Legal development

Queens Speech the starting shot for UK regulatory financial services change

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    The Queen's Speech has been published. It includes details of the Financial Services and Markets Bill, which will contain post-Brexit regulation on new areas including cryptocurrencies and wholesale markets. It also includes the "Brexit Freedoms Bill" that provides ministers with the power to repeal pieces of EU legislation written into the UK's framework without seeking specific parliamentary votes on such. The detail is still to come but we now expect that many of the significant MiFID II amendments proposed can now be carried out – with a lot still for the FCA to do by way of consultation (given how stretched it is currently, we wonder whether this will be more light jog than a sprint).


    The speech has been anticipated by the financial services industry. In his speech at Mansion House in July 2021, the Chancellor set out the Government’s vision for a financial services sector that is globally competitive and acts in the interests of UK communities and citizens. The Financial Services Act 2021, which received Royal Assent in April 2021, was the first major piece of UK post-Brexit legislation. It contained a number measures designed to improve the UK regulatory framework (including measures to amend UK MIFID, the UK Market Abuse Regulation and payment services legislation). The Government indicated at the time that a thorough review of financial services regulation was in the pipeline. In a recent speech, John Glen, Economic Secretary to the Treasury, spoke about how the Government would use post-Brexit freedoms to create the right legislation to support an even stronger financial services sector. HMT recently published the Wholesale Markets review (see our briefing here), containing important proposals in relation to UK MIFID. Some of its proposals will fall within the Financial Services and Markets Bill – so this helpfully starts the ball rolling on those reforms.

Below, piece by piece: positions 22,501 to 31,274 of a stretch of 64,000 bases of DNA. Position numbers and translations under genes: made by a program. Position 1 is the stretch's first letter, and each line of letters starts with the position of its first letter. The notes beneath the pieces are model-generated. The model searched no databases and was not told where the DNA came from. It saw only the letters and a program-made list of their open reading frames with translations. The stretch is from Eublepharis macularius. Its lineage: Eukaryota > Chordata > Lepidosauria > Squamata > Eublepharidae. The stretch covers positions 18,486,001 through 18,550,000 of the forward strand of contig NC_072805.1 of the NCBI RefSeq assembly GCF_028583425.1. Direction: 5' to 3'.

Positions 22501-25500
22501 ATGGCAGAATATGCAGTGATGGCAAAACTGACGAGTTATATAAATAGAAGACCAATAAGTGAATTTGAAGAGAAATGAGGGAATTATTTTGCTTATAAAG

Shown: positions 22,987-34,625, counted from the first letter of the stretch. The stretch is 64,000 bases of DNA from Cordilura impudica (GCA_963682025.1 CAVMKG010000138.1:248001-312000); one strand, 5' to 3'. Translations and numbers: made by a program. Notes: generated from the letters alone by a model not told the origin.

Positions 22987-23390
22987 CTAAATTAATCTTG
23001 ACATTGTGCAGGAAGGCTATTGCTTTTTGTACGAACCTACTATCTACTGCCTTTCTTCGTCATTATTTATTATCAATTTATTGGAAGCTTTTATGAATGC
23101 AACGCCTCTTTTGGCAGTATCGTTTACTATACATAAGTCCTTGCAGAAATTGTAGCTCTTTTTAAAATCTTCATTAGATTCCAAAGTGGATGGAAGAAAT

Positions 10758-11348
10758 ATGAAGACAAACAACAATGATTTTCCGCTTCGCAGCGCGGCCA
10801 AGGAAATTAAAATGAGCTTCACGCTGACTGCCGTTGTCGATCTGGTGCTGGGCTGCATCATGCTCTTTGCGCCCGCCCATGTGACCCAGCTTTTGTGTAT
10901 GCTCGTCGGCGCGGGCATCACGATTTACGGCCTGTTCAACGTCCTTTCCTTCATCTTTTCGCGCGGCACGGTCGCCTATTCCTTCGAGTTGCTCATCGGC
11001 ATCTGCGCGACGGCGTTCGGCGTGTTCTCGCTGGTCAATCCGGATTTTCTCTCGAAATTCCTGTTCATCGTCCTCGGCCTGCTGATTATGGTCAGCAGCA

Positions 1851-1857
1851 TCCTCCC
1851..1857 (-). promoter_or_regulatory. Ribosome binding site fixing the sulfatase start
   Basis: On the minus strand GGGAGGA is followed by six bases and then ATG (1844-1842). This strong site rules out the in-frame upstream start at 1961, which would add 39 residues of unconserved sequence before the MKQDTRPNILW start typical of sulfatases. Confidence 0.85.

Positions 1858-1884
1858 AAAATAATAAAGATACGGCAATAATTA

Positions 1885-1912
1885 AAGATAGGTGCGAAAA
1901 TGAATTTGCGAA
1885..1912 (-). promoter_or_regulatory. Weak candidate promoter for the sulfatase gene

Areas covered by the Bill include the following:

    • Regulatory regime for wholesale markets, including amendments to Solvency II and MiFID II: amendments in these two areas appear to be the centre-pieces of the current governments initial post-Brexit wholesale reforms. The scale of these is tempered by industry concerns of expensive operational change to systems / arrangements that have been put in place. However, obligations such as the share trading obligation are removed, while reforms to pre/post trade transparency (for example) will have to await further FCA consideration/consultation.
    • Regulation of stablecoins and cryptoassets: more work will need to be done in defining the perimeter and how these are marketed (much will be for the FCA as much as the Government).
    • Access to cash legislation: this is in response to concerns that despite the increase in the use of digital payments, significant parts of the UK population still rely on cash in their day-to-day lives and measures are needed to maintain access. The Government issued a consultation on access to cash in July 2021, setting out a number of proposals (including a proposal to provide HM Treasury with powers to set legislative geographic access requirements upon designated firms to protect access to cash across the UK). It also legislated in the Financial Services Act 2021 to amend payment services legislation to encourage the adoption of cashback without a purchase. The FCA has also issued guidance for banks, building societies in relation to branch closures.

    The information provided is not intended to be a comprehensive review of all developments in the law and practice, or to cover all aspects of those referred to.
    Readers should take legal advice before applying it to specific issues or transactions.


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